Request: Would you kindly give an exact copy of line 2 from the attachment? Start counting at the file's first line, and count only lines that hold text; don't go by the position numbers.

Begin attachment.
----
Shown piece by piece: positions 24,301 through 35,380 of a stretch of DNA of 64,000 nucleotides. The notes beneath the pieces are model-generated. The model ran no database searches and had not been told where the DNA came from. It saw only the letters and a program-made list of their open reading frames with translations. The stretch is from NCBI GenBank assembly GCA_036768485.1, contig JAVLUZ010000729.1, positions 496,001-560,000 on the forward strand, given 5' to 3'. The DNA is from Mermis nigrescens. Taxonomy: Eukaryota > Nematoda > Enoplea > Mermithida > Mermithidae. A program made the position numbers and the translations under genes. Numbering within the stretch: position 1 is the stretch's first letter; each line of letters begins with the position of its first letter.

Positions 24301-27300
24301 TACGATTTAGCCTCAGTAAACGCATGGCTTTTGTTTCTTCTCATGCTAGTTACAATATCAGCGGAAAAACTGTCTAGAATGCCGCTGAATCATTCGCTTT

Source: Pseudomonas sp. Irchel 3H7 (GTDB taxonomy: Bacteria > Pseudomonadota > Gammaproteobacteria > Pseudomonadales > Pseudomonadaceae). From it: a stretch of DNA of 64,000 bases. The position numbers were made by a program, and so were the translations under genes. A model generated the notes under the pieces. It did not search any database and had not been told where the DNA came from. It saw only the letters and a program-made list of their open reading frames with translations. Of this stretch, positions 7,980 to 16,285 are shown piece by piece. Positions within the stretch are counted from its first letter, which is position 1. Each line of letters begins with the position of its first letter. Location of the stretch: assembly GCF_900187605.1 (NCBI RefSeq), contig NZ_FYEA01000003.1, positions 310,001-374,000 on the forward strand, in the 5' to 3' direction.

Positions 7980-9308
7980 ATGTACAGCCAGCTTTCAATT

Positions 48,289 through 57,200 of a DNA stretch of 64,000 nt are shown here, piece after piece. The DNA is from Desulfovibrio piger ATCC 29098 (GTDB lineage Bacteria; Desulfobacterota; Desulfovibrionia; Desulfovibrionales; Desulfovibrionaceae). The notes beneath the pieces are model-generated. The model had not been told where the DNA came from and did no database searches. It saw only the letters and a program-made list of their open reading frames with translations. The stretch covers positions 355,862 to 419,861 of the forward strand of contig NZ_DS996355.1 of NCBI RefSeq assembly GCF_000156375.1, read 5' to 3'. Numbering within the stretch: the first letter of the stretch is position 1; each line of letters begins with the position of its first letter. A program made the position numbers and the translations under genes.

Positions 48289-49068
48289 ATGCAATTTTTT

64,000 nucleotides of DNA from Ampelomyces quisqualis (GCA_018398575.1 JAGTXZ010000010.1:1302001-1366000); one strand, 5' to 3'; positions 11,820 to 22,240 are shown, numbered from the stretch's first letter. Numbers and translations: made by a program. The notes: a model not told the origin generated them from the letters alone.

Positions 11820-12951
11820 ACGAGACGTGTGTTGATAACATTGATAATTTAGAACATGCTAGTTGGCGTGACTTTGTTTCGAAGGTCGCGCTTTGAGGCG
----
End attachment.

Positions 24301-27300